Israeli far-right parties unite for September vote

Ayelet Shaked
Ayelet Shaked

Former justice minister Ayelet Shaked (L) will lead the alliance.

:: Israeli far-right parties announced Monday they have reached a deal to unite for September elections, in a move that could boost Prime Minister Benjamin Netanyahu’s hopes of remaining in office.

Former justice minister Ayelet Shaked will lead the alliance while current education minister Rafi Peretz will be second on the list, the parties said in a statement.

Transport minister Bezalel Smotrich will be third and former education minister Naftali Bennett fourth.

The new alliance between the Union of Right-Wing Parties and The New Right was not given a name.

The Union of Right-Wing Parties, led by Peretz, won five seats in April elections.

The New Right party of Shaked and Bennett did not win any seats, failing to cross the electoral threshold of 3.25 percent of the vote.

Joining forces could ensure those far-right votes are not lost in the upcoming election.

According to a New Right, they agreed to back Netanyahu to form a government after the elections, reportedly following negotiations.

A coalition government will most likely be needed after the September 17 vote given the number of parties set to compete.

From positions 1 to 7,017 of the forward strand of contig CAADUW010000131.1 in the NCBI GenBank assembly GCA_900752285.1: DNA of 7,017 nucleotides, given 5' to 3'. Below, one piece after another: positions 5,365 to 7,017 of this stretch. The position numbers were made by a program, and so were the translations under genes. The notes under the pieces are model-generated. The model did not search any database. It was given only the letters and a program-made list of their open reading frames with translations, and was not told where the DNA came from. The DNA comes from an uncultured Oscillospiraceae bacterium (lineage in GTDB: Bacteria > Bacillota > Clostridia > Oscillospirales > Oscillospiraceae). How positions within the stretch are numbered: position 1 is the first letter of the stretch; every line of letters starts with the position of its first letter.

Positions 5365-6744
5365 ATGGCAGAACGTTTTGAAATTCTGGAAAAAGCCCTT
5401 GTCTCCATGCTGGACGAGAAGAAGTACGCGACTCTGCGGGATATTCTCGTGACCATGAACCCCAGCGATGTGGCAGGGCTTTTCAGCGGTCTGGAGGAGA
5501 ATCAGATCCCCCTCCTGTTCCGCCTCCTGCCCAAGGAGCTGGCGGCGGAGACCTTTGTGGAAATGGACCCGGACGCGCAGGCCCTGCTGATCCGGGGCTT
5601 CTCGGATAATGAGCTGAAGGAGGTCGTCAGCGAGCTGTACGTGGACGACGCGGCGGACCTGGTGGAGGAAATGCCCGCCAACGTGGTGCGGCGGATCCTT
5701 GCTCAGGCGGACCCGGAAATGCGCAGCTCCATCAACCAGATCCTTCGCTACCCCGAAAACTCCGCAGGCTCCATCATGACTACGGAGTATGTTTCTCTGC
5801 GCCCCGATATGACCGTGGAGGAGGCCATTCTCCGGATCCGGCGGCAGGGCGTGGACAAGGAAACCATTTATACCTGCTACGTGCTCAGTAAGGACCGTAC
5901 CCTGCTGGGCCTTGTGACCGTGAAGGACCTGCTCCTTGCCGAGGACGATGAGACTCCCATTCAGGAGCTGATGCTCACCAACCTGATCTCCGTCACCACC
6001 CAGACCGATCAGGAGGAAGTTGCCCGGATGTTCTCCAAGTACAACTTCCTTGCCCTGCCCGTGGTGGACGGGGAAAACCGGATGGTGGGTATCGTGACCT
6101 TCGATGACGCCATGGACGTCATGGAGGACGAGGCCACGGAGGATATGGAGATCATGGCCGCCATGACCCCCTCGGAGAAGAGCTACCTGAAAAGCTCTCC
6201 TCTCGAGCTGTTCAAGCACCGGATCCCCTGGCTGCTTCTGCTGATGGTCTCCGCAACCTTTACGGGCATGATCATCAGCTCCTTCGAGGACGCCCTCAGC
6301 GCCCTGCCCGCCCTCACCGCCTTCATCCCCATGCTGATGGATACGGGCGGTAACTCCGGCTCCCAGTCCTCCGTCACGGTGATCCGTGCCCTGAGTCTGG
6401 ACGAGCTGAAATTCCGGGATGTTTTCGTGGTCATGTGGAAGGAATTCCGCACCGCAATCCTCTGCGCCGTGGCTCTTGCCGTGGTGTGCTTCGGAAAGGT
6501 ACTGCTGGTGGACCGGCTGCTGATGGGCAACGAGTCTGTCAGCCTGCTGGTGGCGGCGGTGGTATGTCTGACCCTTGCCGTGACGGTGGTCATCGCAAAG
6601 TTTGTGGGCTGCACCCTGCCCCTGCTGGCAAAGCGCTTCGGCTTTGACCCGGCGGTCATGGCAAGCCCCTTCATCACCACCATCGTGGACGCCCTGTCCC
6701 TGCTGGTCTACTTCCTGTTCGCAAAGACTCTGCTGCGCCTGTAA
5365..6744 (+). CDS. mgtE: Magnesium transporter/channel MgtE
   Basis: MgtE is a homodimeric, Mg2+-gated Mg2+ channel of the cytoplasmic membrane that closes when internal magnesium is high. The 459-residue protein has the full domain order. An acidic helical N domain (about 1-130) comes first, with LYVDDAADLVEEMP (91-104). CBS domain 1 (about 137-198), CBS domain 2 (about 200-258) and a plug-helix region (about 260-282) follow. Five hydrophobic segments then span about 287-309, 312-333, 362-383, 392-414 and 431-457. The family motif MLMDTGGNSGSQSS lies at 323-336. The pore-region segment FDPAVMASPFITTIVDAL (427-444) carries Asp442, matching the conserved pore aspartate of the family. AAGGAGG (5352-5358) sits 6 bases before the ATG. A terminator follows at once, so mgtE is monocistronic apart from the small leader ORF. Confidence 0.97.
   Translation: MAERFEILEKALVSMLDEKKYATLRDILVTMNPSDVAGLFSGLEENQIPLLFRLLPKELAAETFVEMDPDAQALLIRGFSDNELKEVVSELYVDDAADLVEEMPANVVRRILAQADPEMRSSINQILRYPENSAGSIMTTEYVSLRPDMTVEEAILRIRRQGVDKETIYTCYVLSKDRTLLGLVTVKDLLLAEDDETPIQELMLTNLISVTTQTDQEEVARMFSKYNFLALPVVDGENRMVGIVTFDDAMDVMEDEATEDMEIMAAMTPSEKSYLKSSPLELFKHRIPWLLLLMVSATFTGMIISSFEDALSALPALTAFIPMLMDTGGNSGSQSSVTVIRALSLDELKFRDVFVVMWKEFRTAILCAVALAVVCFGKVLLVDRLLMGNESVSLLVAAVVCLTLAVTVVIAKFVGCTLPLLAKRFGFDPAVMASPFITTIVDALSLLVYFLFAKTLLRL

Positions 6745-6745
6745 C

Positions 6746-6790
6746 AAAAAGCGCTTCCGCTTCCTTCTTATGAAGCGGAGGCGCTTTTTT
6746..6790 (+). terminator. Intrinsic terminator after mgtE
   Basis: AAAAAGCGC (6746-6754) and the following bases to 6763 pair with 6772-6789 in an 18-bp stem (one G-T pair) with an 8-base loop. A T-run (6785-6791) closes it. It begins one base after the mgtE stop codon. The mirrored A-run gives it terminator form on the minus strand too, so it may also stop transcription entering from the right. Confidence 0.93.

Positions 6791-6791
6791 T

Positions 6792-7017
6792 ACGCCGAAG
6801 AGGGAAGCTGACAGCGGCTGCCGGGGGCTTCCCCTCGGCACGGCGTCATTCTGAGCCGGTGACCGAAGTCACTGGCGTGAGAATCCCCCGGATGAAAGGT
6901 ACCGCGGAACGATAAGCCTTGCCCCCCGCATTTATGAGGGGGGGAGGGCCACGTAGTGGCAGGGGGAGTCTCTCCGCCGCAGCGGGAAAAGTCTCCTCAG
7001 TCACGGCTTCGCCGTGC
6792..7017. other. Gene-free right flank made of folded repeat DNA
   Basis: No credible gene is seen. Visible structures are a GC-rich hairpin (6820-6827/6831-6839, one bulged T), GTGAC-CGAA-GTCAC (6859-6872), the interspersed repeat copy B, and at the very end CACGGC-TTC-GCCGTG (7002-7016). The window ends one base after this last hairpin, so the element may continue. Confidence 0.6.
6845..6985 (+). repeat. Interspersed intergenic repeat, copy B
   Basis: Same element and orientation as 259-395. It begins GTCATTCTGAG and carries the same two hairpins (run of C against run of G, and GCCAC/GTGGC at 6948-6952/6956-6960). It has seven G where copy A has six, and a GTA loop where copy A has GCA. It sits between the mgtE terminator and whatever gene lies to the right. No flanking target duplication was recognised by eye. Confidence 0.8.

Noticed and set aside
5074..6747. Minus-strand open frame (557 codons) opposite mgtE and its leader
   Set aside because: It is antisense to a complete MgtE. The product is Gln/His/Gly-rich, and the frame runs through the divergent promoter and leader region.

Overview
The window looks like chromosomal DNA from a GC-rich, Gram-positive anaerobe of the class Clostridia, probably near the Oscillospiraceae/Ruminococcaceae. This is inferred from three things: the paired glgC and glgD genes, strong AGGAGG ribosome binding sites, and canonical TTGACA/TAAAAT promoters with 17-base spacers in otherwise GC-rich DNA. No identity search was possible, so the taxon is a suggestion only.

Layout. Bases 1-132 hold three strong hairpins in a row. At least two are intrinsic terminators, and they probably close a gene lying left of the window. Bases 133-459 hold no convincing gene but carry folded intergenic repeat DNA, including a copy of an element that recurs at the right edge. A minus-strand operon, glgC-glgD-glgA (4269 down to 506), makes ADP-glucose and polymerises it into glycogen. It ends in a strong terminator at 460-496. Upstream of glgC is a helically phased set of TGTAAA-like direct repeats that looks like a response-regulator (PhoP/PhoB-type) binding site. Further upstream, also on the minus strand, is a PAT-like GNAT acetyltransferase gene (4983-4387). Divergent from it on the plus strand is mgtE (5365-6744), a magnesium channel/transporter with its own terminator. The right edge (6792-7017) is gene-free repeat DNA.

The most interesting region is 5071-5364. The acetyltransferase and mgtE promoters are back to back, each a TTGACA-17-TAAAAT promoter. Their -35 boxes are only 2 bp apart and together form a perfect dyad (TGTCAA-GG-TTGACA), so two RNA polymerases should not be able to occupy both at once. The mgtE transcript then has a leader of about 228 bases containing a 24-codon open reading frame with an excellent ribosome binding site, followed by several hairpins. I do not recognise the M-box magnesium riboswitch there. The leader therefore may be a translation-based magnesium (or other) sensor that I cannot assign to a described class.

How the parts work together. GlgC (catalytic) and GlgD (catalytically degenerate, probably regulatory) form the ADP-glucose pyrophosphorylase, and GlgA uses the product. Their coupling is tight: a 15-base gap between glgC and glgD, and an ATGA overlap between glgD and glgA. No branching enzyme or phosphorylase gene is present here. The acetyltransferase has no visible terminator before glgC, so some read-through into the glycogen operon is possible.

The deadline for parties to submit their electoral lists is August 1.

The extreme-right Jewish Power, which many consider a racist, anti-Arab party, is not part of the new alliance but the agreement holds out the possibility of further negotiations.

Netanyahu was harshly criticized ahead of April elections after he brokered a deal that saw Jewish Power run under the Union of Right-Wing Parties.

The premier defended the move at the time, saying it was for practical reasons because he wanted to ensure no right-wing votes were lost to prevent his opponents from winning.

Leading Israeli Arab parties said Saturday they have also formed an alliance to contest the general election, the latest merger of smaller parties seeking to oust Netanyahu.

There was no immediate comment from Netanyahu on Monday’s deal, but an official of his Likud party speaking on condition of anonymity criticized it for not including “all the parties on the right.”

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